Burgess, C.P. [PH-TH Division, CERN, CH-1211, Genève 23 (Switzerland); Cicoli, M. [Dipartimento di Fisica e Astronomia, Università di Bologna, Via Irnerio 46, 40126 Bologna (Italy); Quevedo, F. [Abdus Salam ICTP, Strada Costiera 11, Trieste 34014 (Italy); Williams, M., E-mail: cburgess@perimeterinstitute.ca, E-mail: mcicoli@ictp.it, E-mail: f.quevedo@damtp.cam.ac.uk, E-mail: mwilliams@perimeterinsititute.ca [Department of Physics and Astronomy, McMaster University, 1280 Main Street West, Hamilton ON (Canada)

    2014-11-01

    We re-examine large scalar fields within effective field theory, in particular focussing on the issues raised by their use in inflationary models (as suggested by BICEP2 to obtain primordial tensor modes). We argue that when the large-field and low-energy regimes coincide the scalar dynamics is most effectively described in terms of an asymptotic large-field expansion whose form can be dictated by approximate symmetries, which also help control the size of quantum corrections. We discuss several possible symmetries that can achieve this, including pseudo-Goldstone inflatons characterized by a coset G/H (based on abelian and non-abelian, compact and non-compact symmetries), as well as symmetries that are intrinsically higher dimensional. Besides the usual trigonometric potentials of Natural Inflation we also find in this way simple large-field power laws (like V ? ?{sup 2}) and exponential potentials, V(?) = ?{sub k}V{sub x}e{sup ?k?/M}. Both of these can describe the data well and give slow-roll inflation for large fields without the need for a precise balancing of terms in the potential. The exponential potentials achieve large r through the limit |?| || ? and so predict r ? (8/3)(1-n{sub s}); consequently n{sub s} ? 0.96 gives r ? 0.11 but not much larger (and so could be ruled out as measurements on r and n{sub s} improve). We examine the naturalness issues for these models and give simple examples where symmetries protect these forms, using both pseudo-Goldstone inflatons (with non-abelian non-compact shift symmetries following familiar techniques from chiral perturbation theory) and extra-dimensional models.

  4. The effect of density gradient on the growth rate of relativistic Weibel instability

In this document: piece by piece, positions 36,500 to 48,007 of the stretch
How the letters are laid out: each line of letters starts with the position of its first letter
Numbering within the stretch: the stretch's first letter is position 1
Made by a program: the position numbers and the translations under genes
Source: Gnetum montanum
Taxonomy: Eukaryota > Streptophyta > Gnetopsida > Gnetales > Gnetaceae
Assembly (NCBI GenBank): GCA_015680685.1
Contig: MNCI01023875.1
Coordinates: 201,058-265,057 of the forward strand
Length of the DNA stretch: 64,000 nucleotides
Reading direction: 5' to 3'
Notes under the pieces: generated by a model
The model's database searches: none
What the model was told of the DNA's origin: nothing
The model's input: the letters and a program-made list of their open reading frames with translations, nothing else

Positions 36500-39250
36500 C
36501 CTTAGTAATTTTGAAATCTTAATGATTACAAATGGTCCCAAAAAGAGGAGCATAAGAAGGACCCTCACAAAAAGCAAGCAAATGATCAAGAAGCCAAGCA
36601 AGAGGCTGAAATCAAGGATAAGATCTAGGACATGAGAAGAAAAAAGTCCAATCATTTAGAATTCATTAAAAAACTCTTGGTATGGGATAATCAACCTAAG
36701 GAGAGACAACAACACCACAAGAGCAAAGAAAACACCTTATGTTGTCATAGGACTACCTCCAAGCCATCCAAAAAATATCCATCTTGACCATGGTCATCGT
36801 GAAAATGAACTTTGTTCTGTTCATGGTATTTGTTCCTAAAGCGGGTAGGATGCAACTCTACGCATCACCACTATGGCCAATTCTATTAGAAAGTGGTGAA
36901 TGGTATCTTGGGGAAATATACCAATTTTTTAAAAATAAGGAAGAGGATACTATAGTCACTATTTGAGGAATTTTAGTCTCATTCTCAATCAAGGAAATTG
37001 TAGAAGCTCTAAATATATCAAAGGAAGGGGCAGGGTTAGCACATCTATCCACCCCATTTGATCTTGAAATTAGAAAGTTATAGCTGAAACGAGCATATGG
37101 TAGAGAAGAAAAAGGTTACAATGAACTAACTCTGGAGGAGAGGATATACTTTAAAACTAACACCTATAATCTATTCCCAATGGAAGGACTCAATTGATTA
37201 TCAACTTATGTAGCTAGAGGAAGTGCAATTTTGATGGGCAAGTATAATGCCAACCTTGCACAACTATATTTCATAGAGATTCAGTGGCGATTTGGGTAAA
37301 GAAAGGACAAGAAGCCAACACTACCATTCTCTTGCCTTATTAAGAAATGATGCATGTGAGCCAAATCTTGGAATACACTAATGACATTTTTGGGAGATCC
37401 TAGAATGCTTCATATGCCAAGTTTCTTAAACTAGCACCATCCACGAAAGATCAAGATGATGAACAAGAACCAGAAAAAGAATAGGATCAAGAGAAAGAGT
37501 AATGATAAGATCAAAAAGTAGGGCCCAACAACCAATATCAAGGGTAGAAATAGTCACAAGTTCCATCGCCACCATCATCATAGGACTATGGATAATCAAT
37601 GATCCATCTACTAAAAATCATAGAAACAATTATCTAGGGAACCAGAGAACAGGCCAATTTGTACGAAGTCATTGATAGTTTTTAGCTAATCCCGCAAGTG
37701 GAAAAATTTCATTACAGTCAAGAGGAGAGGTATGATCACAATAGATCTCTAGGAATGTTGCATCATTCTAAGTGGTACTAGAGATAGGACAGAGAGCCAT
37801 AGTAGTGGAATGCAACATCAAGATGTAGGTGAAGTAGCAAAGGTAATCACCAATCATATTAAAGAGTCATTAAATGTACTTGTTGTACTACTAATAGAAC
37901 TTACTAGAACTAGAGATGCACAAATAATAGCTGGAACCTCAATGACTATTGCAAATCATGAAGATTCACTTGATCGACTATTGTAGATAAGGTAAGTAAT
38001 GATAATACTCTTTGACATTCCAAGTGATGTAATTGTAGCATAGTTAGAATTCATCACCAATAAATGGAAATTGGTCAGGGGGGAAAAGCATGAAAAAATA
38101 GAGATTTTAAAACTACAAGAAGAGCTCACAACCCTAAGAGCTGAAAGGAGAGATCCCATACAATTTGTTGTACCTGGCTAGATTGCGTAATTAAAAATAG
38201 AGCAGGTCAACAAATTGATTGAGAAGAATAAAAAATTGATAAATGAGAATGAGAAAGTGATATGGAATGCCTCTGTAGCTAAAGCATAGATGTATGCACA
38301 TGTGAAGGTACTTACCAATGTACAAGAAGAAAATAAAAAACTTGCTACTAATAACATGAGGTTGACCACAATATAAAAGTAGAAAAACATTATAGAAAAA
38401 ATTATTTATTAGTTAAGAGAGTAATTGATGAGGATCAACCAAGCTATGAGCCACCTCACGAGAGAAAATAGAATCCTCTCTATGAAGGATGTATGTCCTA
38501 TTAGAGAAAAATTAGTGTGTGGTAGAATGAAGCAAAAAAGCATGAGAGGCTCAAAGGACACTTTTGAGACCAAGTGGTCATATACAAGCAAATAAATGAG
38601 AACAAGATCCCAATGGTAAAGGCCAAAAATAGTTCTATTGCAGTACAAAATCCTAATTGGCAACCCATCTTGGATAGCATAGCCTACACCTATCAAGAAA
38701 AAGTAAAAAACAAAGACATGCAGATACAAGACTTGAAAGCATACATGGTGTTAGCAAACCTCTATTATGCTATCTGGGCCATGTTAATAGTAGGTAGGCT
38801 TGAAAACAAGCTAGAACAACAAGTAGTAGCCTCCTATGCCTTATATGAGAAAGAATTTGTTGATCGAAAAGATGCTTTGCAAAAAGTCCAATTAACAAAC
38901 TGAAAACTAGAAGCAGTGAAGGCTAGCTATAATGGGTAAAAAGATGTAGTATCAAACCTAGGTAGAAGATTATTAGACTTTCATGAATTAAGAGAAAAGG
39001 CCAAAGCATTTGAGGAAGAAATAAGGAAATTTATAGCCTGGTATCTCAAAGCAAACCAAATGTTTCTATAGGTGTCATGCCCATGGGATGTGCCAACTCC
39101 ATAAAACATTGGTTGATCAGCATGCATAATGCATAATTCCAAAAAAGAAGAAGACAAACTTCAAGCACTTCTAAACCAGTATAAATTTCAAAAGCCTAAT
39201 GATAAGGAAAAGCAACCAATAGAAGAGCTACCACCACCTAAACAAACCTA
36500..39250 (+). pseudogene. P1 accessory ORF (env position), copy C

SciTech Connect (OSTI)

    Mahdavi, M.; Khodadadi Azadboni, F.

    2014-02-15

    In this paper, the effect of density gradient on the Weibel instability growth rate is investigated. The density perturbations in the near corona fuel, where temperature anisotropy, ?, is larger than the critical temperature anisotropy, ?{sub c}, (??>??{sub c}), enhances the growth rate of Weibel instability due to the sidebands coupled with the electron oscillatory velocity. But for ??growth rate. Also, the growth rate can be reduced if the relativistic parameter (Lorentz factor) is sufficiently large, ??>?2. The analysis shows that relativistic effects and density gradient tend to stabilize the Weibel instability. The growth rate can be reduced by 88% by reducing ? by a factor of 100 and increasing relativistic parameter by a factor of 3.

  5. Recent Results from HAPPEX

    SciTech Connect (OSTI)

    Robert Michaels

    2006-09-18

    New measurements of the parity-violating asymmetry in elastic scattering of 3GeV electrons off hydrogen and helium-4 targets at theta{sub lab} = 6 degrees are reported. The helium-4 result is A = (+6.40 {+-} 0.23 (stat) {+-} 0.12 (syst)) * 10{sup -6}. The hydrogen result is A = (-1.58 {+-} 0.12 (stat) {+-} 0.04 (syst)) * 10{sup -6}. The asymmetry for hydrogen is a function of a linear combination of G{sub E}{sup s} and G{sub M}{sup s}, the strange quark contributions to the electric and magnetic form factors of the nucleon respectively, and that for helium-4 is a function solely of G{sub E}{sup s}. The combination of the two measurements separates G{sub E}{sup s} and G{sub M}{sup s} and provide new limits on the role of strange quarks in the nucleon charge and magnetization distributions. We extract G{sub E}{sup s} = 0.002 {+-} 0.014 {+-} 0.007 at Q{sup 2} = 0.077 GeV{sup 2} and G{sub E}{sup s} + 0.09 G{sub M}{sup s} = 0.007 {+-} 0.011 {+-} 0.006 at Q{sup 2} = 0.109 GeV{sup 2}.